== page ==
- Don’t just leave your resume and say a few words. Market yourself and determine whether there might be mutual interests, even if they are not offering a position. You are building your network, so take the time to learn about the employer and the organization.
- Don’t monopolize the employer’s time. Make a connection, sell yourself, make a positive impression and then give the next student the opportunity to do the same.
- Don’t pretend you are interested when you are not. If you find out the organization does not interest you, thank the employer and move on. You may be preventing a student who is really interested from obtaining a chance to make a connection.
Expo Interviewing – Similar to speed dating:
If the organization is offering an externship/internship or full time position, your Table Talk is now a quick interview. How do you let the organization know what you can do for them while creating a positive impression in only 5 minutes?
- Preparation! Know the company/agency. Know what skills you have that would assist the firm. Have specific examples ready to demonstrate how you gained or utilized those skills in the past. The employer wants to know what you can do. Point out transferable skills.
- Have questions prepared. Prepare thoughtful questions that show you researched the company. On the blog under “Small Firm and Public Interest Expo” the list of the organizations attending hyperlinks to the employer’s website.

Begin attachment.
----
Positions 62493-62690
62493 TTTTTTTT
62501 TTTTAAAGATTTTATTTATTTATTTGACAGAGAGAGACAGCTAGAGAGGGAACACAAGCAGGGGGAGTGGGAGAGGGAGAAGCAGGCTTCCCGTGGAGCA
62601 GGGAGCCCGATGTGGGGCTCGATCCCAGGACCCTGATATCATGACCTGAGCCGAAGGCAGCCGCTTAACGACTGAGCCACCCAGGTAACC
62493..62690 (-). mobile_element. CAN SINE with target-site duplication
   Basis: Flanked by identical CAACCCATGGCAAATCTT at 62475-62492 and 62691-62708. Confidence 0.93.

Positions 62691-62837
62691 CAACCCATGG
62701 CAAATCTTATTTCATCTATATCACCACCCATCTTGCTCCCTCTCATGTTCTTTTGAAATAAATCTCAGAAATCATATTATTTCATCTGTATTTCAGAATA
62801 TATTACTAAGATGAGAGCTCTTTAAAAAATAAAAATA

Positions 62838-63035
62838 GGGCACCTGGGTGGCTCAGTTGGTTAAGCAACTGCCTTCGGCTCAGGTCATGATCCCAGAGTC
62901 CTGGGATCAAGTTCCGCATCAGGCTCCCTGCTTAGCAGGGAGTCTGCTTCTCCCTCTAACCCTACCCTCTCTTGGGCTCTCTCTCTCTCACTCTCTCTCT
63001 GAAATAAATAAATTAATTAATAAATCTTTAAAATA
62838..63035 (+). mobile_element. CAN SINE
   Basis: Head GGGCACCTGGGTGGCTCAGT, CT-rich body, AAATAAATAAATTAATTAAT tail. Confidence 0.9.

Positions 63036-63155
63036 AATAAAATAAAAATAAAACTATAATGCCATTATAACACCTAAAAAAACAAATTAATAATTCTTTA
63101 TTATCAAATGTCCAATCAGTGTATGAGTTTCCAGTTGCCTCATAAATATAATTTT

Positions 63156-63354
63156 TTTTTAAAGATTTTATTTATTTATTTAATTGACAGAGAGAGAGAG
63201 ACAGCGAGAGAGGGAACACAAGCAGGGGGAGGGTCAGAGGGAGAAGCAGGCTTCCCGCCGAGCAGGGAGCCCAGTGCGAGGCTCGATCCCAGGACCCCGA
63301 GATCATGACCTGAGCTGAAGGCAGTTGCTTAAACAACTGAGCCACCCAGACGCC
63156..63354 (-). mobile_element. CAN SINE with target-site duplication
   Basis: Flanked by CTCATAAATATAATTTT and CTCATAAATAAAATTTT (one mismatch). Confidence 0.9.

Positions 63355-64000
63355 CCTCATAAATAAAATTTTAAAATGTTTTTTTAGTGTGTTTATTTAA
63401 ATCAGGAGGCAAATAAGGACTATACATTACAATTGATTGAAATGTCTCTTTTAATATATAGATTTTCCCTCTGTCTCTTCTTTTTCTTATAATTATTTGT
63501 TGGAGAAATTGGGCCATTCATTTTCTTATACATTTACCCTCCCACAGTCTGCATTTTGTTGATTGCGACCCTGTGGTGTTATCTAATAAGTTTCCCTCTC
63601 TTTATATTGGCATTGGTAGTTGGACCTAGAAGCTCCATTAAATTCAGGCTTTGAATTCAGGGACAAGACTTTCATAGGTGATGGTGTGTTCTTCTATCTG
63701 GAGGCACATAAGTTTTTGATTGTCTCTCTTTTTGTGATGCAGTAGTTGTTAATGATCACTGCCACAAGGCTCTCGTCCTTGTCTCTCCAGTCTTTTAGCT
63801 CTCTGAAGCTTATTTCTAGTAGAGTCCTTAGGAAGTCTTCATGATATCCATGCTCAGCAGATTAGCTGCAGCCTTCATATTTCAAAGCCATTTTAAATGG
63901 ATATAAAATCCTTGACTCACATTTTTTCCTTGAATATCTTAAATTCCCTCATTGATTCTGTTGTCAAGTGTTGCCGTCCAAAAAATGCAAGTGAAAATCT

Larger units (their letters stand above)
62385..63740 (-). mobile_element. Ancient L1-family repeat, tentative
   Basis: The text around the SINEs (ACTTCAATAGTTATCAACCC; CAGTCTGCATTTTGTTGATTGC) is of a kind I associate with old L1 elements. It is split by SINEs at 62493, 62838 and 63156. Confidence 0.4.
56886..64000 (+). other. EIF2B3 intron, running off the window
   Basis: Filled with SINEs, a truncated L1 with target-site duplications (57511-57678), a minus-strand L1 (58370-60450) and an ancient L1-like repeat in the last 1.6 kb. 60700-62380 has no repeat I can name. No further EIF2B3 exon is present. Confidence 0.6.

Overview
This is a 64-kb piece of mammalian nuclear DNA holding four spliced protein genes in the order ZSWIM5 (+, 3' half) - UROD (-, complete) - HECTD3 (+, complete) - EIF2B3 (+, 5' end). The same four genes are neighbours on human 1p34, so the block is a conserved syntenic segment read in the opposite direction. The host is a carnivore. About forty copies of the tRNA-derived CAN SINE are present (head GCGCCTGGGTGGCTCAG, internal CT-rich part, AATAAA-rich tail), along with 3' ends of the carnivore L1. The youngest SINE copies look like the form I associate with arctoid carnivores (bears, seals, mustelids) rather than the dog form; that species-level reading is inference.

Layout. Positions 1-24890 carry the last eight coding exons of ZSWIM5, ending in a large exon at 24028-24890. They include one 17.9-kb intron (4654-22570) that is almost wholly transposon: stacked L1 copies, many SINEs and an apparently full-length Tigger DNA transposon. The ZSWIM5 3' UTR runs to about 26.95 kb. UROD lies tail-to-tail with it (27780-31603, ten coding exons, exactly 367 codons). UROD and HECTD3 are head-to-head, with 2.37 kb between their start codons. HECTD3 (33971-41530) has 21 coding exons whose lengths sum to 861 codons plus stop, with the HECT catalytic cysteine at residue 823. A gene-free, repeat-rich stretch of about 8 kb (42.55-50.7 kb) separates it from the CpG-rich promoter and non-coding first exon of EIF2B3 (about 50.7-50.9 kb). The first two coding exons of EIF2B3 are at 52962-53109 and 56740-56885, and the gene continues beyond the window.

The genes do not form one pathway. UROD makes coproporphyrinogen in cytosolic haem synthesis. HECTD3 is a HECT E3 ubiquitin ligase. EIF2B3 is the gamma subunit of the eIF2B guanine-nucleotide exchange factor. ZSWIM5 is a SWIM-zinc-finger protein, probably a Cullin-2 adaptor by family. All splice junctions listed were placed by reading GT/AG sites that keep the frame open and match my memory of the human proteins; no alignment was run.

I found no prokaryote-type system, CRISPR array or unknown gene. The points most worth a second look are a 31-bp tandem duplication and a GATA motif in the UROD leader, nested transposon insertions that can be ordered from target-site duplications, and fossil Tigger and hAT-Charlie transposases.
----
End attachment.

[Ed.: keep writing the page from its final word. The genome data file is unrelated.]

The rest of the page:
- Make sure when you hand your resume that your references are included (attach with a paper clip – no staples). Ask the employer if they would like a writing sample, transcript, etc. Then send them the material along with another copy of your resume, reference page and a cover letter targeted to the position. Make sure you mention in the cover letter, that who you enjoyed meeting at the Mizzou Law’s Small Firm and Public Interest Expo. Send the materials a day or two after the Expo.
Follow Through – The fine art of nurturing a network:
- Expo follow-up – Send thank you notes to any organization in which you are truly interested in within 24 to 48 hours. This assertive behavior sets you apart and maintains your professional image.
- A thank you may be an email, a letter or a hand-written note. Making a follow-up phone call within 10 days, to agencies/organizations that offer your ideal position is important.
- If the organization/firm is not offering a position, but they are the type of firm you would be interested in working for, send a thank-you note or email. Then within a week, send an invite to connect on LinkedIn. Once they have connected with you on LinkedIn, keeping in touch on a monthly or bi-monthly basis is good way of establishing the connection. Ask if you might, at their convenience, visit the firm and talk to additional staff members to learn more about their area of practice or more about their agency.
- Networking is a two-way street, so offering to assist in anyway is a positive way to build the connection.